I read Norwegian Wood in peak traffic hours, when the Indian streets with their idiosyncratic honking would’ve otherwise given me a headache. But so drawn I was into the world of Kobe to Tokyo, so vivid was the imagery of the long walks that Toru and Naoko took that not once was I perturbed with my own surroundings. That’s not a magic Gatsby can weave.
Murakami once said that a lot of his critics accuse ‘Norwegian Wood’ of being ‘just another love story’. A guy tries to find meaning in world where he is growing old without his dearest friend even as he tries to establish new friendships and relationships, at the brim of the past and the future, where the choice is his. Much like Daisy chooses to stay with Tom Buchanan, Toru must make a choice to stay with Midori or wait for Naoko. Gatsby was killed because of Daisy, Naoko kills herself. Jordan chose to not be with Carraway. Toru chose Midori.
I think Murakami is just trying to right the decreasing value of love in the American 20s. But why do Naoko and Kizuki and Hatsumi kill themselves? Why does Toru come to interact with all of them? When Toru choses Midori, he chooses to keep something alive within him and the struggle it takes to cut away from the past to step into the future is the struggle you see played out through long walks, coffee, lunches, countless songs and records of Miles Davis and The Beatles and Bach and Mozart, and a sense of detached, perverted reality.
Murakami writes with a basic language – not simple, not lay. Not basic as in uncultured. But basic that it leaves you raw. This same style makes The Strange Library a good read, but lacks utterly in After the Quake (I am yet to read the rest, but if you’re looking for an answer, Kafka on the Shore and 1Q84 should be definitely on your reading radar). But reading a Murakami book just about means you cannot read anybody else, at least for a while. Pick up the book if you have someone to cuddle with the moment you are done. These words will make your soul bleed and nothing but human touch will refill you.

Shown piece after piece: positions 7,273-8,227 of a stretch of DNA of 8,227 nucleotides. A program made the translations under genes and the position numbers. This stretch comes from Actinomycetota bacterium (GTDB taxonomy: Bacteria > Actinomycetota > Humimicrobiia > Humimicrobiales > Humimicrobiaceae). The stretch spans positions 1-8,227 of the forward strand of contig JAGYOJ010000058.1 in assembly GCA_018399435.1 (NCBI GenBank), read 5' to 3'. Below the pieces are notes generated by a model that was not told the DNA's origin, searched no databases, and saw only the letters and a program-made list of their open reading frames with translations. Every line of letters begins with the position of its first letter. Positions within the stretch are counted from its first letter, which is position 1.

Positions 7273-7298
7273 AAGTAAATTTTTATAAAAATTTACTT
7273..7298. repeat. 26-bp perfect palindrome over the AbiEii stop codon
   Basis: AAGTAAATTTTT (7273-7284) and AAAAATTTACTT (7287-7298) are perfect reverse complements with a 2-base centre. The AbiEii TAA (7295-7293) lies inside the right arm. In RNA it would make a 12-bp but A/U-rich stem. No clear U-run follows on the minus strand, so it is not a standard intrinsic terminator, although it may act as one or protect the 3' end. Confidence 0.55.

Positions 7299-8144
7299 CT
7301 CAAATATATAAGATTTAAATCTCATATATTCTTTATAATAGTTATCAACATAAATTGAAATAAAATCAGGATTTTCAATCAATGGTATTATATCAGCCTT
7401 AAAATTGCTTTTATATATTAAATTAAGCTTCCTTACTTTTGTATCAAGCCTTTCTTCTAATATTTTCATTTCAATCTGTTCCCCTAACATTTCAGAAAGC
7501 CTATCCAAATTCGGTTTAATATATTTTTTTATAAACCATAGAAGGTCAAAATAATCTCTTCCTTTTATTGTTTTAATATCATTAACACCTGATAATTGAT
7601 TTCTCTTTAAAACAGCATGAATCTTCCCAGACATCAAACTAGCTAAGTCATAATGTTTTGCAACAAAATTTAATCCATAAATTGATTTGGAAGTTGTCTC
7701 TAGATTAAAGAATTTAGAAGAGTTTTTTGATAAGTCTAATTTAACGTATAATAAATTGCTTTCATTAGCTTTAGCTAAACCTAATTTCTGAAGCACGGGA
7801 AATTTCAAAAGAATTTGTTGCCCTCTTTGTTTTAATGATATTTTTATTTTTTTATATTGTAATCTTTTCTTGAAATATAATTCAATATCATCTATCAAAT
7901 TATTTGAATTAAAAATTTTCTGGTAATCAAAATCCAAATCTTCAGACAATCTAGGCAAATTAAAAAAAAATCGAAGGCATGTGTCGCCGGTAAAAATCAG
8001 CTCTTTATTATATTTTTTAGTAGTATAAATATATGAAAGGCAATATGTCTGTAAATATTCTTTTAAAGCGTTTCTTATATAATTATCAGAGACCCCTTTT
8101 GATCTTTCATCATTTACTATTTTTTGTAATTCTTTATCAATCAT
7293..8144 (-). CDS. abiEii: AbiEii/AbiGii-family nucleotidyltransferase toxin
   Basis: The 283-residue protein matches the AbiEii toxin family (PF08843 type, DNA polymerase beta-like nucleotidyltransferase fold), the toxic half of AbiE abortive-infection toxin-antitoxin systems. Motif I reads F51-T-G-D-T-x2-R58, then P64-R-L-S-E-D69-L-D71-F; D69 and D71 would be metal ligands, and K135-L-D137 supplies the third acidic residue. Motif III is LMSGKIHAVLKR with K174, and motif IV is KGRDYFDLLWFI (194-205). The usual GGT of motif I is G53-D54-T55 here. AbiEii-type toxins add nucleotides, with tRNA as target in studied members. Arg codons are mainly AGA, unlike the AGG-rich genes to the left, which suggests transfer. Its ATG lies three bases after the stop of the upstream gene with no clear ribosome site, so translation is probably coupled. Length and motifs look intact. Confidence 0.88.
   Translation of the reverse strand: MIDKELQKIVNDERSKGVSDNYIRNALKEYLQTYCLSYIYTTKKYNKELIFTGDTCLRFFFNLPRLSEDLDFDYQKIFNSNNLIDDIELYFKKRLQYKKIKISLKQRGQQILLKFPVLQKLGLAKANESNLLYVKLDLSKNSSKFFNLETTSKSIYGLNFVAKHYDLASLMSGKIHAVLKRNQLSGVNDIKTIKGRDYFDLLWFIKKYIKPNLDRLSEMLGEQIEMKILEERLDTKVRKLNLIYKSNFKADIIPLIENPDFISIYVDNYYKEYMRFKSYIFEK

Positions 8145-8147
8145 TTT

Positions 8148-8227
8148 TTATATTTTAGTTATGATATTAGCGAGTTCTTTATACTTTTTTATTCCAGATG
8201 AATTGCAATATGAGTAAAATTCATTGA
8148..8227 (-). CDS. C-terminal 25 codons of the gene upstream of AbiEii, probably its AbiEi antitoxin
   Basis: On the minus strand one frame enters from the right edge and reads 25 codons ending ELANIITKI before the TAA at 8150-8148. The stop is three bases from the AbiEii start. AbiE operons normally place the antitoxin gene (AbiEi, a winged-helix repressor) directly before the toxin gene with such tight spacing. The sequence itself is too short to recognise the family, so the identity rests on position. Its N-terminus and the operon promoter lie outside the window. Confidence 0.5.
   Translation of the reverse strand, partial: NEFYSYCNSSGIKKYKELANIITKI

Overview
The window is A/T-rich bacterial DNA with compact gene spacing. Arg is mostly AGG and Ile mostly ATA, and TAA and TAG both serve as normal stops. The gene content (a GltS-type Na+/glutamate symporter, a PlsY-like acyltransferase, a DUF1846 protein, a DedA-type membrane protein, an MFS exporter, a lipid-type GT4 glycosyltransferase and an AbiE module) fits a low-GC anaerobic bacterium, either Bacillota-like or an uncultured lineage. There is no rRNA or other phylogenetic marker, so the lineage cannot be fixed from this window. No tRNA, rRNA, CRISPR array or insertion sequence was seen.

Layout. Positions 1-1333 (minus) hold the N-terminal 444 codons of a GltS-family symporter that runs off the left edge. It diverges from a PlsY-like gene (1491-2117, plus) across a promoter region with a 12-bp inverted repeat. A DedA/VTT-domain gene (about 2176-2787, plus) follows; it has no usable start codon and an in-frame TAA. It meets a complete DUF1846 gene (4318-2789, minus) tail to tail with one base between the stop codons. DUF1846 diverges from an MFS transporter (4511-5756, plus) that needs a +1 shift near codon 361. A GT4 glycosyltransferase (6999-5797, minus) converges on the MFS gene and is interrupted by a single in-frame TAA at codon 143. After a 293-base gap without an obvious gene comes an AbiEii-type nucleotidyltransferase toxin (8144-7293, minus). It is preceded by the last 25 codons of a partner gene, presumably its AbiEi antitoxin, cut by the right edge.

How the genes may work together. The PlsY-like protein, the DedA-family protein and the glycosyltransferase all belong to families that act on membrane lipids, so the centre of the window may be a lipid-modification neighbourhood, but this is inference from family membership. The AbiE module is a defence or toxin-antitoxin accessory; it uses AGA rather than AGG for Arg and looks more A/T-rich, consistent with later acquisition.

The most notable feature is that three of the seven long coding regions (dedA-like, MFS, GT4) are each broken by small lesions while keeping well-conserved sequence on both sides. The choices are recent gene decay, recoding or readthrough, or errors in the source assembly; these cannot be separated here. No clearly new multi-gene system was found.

Here are the lyrics of Norwegian Wood, by the Beatles. The song speaks more than I ever could. I just needed to rant about how hauntingly beautiful Murakami is.
“Norwegian Wood (This Bird Has Flown)”
I once had a girl, or should I say, she once had me
She showed me her room, isn’t it good, norwegian wood?
She asked me to stay and she told me to sit anywhere
So I looked around and I noticed there wasn’t a chair
I sat on the rug, biding my time, drinking her wine
We talked until two and then she said, “It’s time for bed”
She told me she worked in the morning and started to laugh
I told her I didn’t and crawled off to sleep in the bath
And when I awoke I was alone, this bird had flown
So I lit a fire, isn’t it good, norwegian wood?
Favourite Quote: “And just as Naoko and I shared the dead Kizuki, Reiko and I shared the dead Naoko.”
Recommended Age Group: No one below 21. It is emotionally draining and you should have had a few romantic adventures of your own before you embark on this.
Final Verdict: 📚📚📚📚📚 – Hardback, bitches! And then wait for a signed anniversary edition and buy that too
You can buy the book here.
Sakhi is a student of literature, an aspiring writer and partner at onwriting.in. She has a degree in journalism and is pursuing her masters from Mithibai, Mumbai. This post was first published on The Unread Bookshelf.
*Feature Image Courtesy: Dear Reader.